The Investigation and Application of Variable Tumble Intake System on a GDI Engine

Paper #:
  • 2014-01-2885

Published:
  • 2014-10-13
Citation:
Changming, H. and Sichuan, X., "The Investigation and Application of Variable Tumble Intake System on a GDI Engine," SAE Int. J. Engines 7(4):2022-2034, 2014, https://doi.org/10.4271/2014-01-2885.
Pages:
13
Abstract:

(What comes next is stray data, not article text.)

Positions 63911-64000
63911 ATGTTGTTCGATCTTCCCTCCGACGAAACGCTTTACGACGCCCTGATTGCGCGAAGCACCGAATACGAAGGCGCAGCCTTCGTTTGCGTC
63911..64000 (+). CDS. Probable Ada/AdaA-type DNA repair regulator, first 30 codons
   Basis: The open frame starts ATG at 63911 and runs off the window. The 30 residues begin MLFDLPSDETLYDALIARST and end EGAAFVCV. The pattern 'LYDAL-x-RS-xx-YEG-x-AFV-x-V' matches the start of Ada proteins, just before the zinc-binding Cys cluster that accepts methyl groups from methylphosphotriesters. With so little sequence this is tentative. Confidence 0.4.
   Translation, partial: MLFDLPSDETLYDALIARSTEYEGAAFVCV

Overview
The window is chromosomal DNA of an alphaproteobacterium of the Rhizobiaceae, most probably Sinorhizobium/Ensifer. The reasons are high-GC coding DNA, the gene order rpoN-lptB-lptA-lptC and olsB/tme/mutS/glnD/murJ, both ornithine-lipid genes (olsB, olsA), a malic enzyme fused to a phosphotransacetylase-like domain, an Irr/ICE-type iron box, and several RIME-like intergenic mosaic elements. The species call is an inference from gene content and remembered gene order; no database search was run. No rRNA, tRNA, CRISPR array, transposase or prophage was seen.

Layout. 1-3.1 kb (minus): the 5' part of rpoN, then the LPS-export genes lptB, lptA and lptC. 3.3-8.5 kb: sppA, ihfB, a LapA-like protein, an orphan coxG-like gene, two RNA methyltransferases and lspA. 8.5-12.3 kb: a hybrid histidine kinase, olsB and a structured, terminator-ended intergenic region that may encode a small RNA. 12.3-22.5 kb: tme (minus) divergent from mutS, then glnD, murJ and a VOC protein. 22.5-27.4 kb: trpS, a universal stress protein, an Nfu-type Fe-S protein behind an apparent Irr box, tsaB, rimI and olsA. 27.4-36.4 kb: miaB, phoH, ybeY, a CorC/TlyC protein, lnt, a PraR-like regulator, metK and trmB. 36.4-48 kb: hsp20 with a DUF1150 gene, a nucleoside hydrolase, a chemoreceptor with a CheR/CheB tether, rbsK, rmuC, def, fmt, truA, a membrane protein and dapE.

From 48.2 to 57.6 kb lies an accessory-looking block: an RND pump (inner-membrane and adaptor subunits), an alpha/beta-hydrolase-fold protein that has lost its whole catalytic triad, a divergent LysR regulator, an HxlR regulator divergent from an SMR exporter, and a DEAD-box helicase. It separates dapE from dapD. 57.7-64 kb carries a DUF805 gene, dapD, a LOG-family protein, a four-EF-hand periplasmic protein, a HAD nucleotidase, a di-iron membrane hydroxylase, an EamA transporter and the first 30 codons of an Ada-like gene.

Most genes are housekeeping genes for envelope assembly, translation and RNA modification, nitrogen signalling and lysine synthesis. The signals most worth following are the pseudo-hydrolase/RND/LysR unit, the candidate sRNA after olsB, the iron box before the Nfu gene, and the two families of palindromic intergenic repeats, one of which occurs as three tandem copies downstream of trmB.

The in-cylinder tumble intensity of GDI engine is crucial to combustion stability and thermal efficiency, required to be different for the different operation conditions. A new variable tumble system (VTS) applied to GDI engine was introduced to meet tumble ratio requirements in various situations. The transient gas exchange of four combustion systems all were investigated during both intake and compression strokes based on CFD simulation, namely (1) Case 1-Intake port B (with flap valve)/Spherical piston crown; (2) Case 2-Intake port B (without flap valve)/Spherical piston crown; (3) Case 3- Intake port A/Spherical piston crown; (4) Case 4-Intake port A/Dented piston crown. The simulated results of dynamic tumble ratio showed that during the whole intake process the dynamic tumble ratio of Case1 was obviously higher than other Cases with the same boundary conditions, and the maximum value was about 5∼6 times higher. The crank angle range, in which the strong tumble motion fully developed, was merely about 70°CA, roughly from 410°CA to 480°CA. Given that the in-cylinder airflow could not form rotation motion around one axis that parallel to Y vector in this crank angle interval, with the intake valve opening gradually becoming smaller, it was impossible to generate higher tumble intensity again in the next crank angles. Moreover, for Case1 with a flap valve in intake manifold, the mean velocity and turbulence kinetic energy all were almost twice than those of other Cases when piston close to TDC. In terms of airflow streamlines or contours of in-cylinder flow field it was concluded that the geometric shape of intake port without flap valve should be modified to further increase tumble intensity, specially, in some locations that sensitive to tumble ratio. While the piston crown shape is not vital to tumble intensity change in terms of calculated results. Eventually for the simulated cases the corresponding prototypes of cylinder head were manufactured and processed to carry out a series of steady state flow testing. For tumble ratio there was significant difference among all Cases, which consistent with simulated results. The tumble ratio of VRS will mostly be changed from 1.56 to 2.8, as flap valve fully closed or open, respectively.
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